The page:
Southampton is home to one of the UK’s busiest ports, with around 2.6 million tonnes of carbon emitted each year. How can reducing those emissions help households too?
On the south coast of England, the Southampton Water project looks to support the decarbonisation of local industry and transport.
The city has been identified by the UK Government as one of Britain’s six Industrial Clusters, which are distinct because they have a significant number of industrial sites in the same location.
These Clusters are expected to act as the foundation for the world’s first zero-carbon gas grid, with the use of hydrogen for reducing carbon emissions in other areas, such as home heating, growing outwards from them over time.
The Clusters include businesses that manufacture products such as chemicals, iron, steel, glass, ceramics, and paper, which are sold both home and abroad. In the case of Southampton, shipping (both by sea and land) and storage is the largest sector of the city’s economy, due to its world-leading port.
Around the world, hydrogen is expected to have a leading role in reducing the emissions of heavy goods vehicles and maritime shipping because of its ability to safely and securely deliver the large amounts of energy that are needed to power big trucks and ships that need to travel long distances without refuelling.
As we set out in our recent Innovation Impacts report, local gas network SGN’s plans for the city are the biggest proposed investment in hydrogen innovation projects out of all the gas distribution networks. Over the next ten years, the company has proposed investing £1.1bn, which could create 4,500 high-tech, green jobs for people working for network companies and their associated supply chain partners.
“We’re at the forefront of hydrogen exploration and Southampton could easily become a world benchmark for decarbonising whole industrial areas,” says Angus McIntosh, SGN’s Director of Energy Futures, said in December last year. “That would bring cleaner air, large numbers of jobs, and new economic opportunities in hydrogen production and export.”
The project will investigate the feasibility of developing a hydrogen super-hub at the Port of Southampton to help deliver hydrogen production and distribution across the entire south coast of England. In practice, this means it will scope the site’s suitability as a centre of excellence for hydrogen production and distribution, carbon capture, utilisation and storage (CCUS), and other green technologies.
Eventually, it aims to further develop this by laying the foundations for further decarbonisation in high emission sectors like shipping and industry and, laying the groundwork for the full conversion of SGN’s gas network in the south of England away from natural gas.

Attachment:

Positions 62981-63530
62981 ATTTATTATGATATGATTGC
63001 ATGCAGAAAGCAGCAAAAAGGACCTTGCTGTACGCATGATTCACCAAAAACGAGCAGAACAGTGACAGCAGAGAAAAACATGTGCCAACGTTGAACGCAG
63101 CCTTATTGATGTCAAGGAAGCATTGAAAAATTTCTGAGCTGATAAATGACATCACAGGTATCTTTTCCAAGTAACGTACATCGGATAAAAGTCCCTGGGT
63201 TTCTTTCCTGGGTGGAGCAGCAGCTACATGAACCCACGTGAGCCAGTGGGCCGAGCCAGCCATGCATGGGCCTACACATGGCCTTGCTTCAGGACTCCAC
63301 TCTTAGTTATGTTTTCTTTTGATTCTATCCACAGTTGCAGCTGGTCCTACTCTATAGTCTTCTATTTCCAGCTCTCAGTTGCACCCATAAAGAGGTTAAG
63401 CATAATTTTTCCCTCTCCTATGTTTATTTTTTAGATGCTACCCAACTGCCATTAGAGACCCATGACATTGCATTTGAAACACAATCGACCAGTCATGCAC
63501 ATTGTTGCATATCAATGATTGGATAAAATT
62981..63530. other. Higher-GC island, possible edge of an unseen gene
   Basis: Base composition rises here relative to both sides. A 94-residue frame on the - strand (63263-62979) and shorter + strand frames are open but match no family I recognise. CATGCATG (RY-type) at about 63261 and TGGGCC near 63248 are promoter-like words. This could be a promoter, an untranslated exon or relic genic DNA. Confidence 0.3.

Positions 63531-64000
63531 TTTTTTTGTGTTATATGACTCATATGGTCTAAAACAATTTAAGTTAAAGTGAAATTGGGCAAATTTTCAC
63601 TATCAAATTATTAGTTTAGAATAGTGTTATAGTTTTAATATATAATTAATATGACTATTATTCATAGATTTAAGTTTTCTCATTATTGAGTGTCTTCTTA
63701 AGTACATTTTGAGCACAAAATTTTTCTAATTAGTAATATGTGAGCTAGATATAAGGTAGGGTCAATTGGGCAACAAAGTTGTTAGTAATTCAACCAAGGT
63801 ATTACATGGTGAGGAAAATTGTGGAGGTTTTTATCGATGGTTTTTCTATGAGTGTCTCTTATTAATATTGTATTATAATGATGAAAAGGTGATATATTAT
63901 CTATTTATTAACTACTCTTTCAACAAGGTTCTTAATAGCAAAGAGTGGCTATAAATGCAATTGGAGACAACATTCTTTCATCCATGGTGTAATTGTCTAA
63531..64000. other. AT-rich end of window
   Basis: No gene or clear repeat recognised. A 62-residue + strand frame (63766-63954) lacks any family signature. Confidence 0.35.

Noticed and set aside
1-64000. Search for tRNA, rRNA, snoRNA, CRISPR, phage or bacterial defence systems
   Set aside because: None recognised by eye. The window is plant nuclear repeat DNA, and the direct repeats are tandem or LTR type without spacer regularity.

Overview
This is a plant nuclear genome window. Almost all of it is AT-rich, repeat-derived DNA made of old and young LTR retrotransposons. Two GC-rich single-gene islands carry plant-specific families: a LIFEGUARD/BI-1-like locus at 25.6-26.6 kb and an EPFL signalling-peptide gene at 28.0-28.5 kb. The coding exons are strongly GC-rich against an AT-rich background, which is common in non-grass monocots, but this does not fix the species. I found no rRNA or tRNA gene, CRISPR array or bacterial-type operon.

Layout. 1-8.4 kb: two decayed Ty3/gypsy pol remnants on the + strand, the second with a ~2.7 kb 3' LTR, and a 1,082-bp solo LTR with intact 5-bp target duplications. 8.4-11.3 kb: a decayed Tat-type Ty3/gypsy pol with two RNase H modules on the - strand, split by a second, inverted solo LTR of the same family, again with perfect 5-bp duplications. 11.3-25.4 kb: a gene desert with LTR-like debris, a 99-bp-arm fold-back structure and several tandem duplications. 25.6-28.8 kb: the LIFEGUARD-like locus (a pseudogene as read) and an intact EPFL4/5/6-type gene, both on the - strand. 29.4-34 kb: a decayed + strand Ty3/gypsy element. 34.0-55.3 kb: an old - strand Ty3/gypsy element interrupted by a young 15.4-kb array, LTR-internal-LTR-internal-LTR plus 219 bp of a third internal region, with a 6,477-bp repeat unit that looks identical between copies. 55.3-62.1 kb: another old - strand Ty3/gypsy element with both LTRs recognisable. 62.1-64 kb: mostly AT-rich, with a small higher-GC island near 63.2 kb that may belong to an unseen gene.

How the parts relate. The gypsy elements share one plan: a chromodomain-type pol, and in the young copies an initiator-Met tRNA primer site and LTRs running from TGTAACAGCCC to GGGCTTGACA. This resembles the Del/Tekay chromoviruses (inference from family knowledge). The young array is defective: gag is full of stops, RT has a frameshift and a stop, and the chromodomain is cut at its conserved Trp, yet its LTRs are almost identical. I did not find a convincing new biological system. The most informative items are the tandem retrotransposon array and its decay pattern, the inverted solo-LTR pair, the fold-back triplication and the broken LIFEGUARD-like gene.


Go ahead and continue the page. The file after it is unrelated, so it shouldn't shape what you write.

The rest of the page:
So, in helping Southampton reduce its carbon emissions from its world-leading industry, SGN is also helping open the door to the residents of southern England, to reduce their home carbon emissions through the use of hydrogen, an example of how tomorrow’s heat is today’s opportunity.
Notes to editors
Gas Goes Green #H2Explainers are a series of blogs setting all the key information you need to know about how Britain’s gas networks are working to deliver hydrogen to our homes, as part of our 'Tomorrow's Heat, Today's Opportunity' campaign. Check out the ENA Newsroom to find other articles and updates from both gas and electricity network companies.
About Energy Networks Association
Energy Networks Association (ENA) is the industry body representing the companies which operate the electricity wires, gas pipes and energy system in the UK and Ireland.
ENA helps its members meet the challenge of delivering electricity and gas to communities across the UK and Ireland safely, sustainably and reliably.
Its members include every major electricity and gas network operator in the UK and Ireland, independent operators, National Grid ESO which operates the electricity system in Great Britain and National Grid Gas which operates the gas system in Great Britain. Its affiliate membership also includes companies with an interest in energy, including Heathrow Airport and Network Rail.
What are energy network operators?
Energy network operators manage and maintain the wires, pipes and other infrastructure which delivers electricity and gas to your home, business and community. They are private companies which are regulated by Ofgem and employ around 45,000 people in the UK and Ireland. They are represented by their industry body, Energy Networks Association (that's us).
Energy supplier or network operator? Energy network operators are entirely separate to your energy supplier, which is the company that bills you for using electricity and gas. Energy suppliers and generators are represented by Energy UK.